At the Debt Connection Symposium in Las Vegas Wednesday, Manny Newburger, of Baron & Newburger, PC, moderated a panel session that included Attorney General staff from Colorado, Arkansas, and West Virginia. The panel covered a wide range of topics such as potential new enforcement activity, the Foti dilemma, and the most common type of consumer complaints received by each office.
In addition, one state assistant AG asked for the industry’s help in tracking down rogue collection agencies.
Laura Udis, First Assistant Attorney General for Consumer Credit in the Colorado Attorney General’s Office, said her office “may” start requiring licenses for debt collection attorneys. They also “may” begin regulating commercial collectors and process servers. Udis also noted that while the Colorado AG currently has the authority to act only in response to complaints, the office “may” expand into conducting proactive compliance audits in the coming year, mirroring the anticipated supervision at the federal level by the CFPB.
Peggy Matson, Executive Director of the Arkansas State Board of Collection Agencies, said her office has proposed new regulations related to the Federal Debt Collection Practices Act (FDCPA) which are currently in the comment period. She says they are on track to get this done during the current legislature.
Norman Googel, Assistant Attorney General, West Virginia Division of Consumer Protection, reported his office has been and will continue to be occupied with enforcement activity as opposed to pushing new regulation, with the possible exception of new rules relating to debt buyers. “We don’t have to go looking for violations; plenty come in the door to keep us busy,” said Googel.
Newburger asked each of the panel members to comment on the Foti challenge. Udis said Colorado has taken a soft enforcement approach to Foti. They have a modified version of the FDCPA that requires a collector to identify themselves within 60 seconds of confirming a right party. Her recommendation seemed to be to simply not to leave voicemails. She did, however, caution against repeated calls, lest they be viewed as harassment.
Matson said they’ve never had a consumer complaint based on Foti in Arkansas, so they haven’t had to take a position on it, nor do they plan to in the current session.
Googel of West Virginia sympathized with the group, conceding, “You deserve clarity on Foti,” and admitting that this is not his office’s biggest focus. He explained that of more significant concern are repeated calls to wrong or third parties.
Panelists also shared the most common debt collection complaints received by their office.
Udis noted that among legitimate collection agencies in Colorado, they have seen a significant reduction in complaints about calling after hours or collectors threatening consumers. What has cropped up as a repeated issue is phone numbers produced by skip tracing technology that turn out to be for wrong parties. She explained that collectors may note the number is incorrect in the record, and they remove it from their system, but there is not an effective method of getting that number blocked so that it doesn’t come up again in the next skip trace round, starting the process again.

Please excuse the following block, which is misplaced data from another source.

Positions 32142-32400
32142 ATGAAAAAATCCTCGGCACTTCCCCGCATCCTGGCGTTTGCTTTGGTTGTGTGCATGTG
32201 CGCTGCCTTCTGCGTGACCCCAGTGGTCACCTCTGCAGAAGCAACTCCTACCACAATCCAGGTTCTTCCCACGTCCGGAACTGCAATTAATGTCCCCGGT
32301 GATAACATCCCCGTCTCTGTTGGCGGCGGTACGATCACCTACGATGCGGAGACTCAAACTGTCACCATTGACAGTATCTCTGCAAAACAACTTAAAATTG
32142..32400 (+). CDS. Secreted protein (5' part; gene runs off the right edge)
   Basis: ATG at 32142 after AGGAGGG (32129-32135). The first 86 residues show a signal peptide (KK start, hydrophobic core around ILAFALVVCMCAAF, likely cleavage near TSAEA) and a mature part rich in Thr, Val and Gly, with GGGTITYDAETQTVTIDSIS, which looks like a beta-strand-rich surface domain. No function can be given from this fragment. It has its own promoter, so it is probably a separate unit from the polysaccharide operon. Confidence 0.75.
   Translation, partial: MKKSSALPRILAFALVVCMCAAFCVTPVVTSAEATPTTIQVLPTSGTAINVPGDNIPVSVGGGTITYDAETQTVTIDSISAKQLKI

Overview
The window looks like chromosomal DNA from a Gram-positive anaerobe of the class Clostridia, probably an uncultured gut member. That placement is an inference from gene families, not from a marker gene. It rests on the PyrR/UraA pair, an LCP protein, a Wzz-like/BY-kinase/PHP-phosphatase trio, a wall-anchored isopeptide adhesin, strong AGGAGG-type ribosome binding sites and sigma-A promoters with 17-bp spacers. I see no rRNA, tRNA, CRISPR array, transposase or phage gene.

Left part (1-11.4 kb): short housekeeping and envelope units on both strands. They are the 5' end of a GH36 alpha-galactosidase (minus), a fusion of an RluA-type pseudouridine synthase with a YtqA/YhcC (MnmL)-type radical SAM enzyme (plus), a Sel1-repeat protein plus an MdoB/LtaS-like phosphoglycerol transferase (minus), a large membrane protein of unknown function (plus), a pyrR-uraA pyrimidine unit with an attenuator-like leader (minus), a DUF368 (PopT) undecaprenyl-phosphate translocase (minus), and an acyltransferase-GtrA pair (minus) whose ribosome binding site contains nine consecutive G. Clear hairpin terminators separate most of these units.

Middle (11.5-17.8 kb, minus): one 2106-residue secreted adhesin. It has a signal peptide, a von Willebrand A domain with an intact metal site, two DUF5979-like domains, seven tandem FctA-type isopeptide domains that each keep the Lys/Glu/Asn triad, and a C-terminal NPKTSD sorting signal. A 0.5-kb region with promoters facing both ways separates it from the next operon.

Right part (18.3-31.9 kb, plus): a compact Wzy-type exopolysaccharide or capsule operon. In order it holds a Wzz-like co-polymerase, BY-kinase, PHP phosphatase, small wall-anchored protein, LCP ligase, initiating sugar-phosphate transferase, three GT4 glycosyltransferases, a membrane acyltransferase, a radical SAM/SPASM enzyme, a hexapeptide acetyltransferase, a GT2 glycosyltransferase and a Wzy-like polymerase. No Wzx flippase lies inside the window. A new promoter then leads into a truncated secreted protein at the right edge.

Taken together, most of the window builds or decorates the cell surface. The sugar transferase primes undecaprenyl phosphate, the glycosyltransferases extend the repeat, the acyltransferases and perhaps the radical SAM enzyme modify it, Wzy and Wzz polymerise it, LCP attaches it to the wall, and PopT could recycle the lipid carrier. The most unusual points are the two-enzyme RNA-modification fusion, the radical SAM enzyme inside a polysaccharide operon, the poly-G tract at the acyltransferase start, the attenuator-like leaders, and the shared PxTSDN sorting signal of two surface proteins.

In West Virginia, Googel said they have a major problem with consumers receiving calls, “always on Friday,” from non-licensed agencies threatening arrest. His office receives numerous calls from West Virginia residents afraid that they will be spending the weekend in jail.
Matson said the most common complaints received by the Arkansas AG office is “they were rude to me,” as well as calls from collectors to neighbors, employers, or other third parties.
Newburger asked the panel about the “worst” responses they’ve received from collection agencies regarding specific complaints. The answers included “Thank you for bringing this to our attention; we have closed and returned that account to the creditor,” or comments along the lines of “that was a rogue collector and he’s been fired.” The AG staffers agreed they’d like to see polite and detailed factual responses that specifically address the complaint.
Matson suggested that collection agencies shouldn’t say “we never do that,” in response to a complaint. She also said, “Don’t quote the law to us and tell us it’s not a violation. We know the law.”
Matson explained that their intent in forwarding the complaints is simply to get the collection agency’s side of the story. They recognize that the complaints are not always violations of law, but they have an obligation to assist the consumer and help to reach an appropriate resolution of the issue.
Finally, Googel appealed to the group for help in locating rogue collectors. He noted that his office clearly acknowledges the difference between legitimate debt collection agencies who are trying to comply with the law and rogue agencies – many based in India, he noted, though some are in the United States as well – primarily collecting on Internet payday loans.
“We have a common interest to find these people,” Googel noted. “You are the best skiptracers. We don’t have the resources. We’d welcome your help in locating these companies.”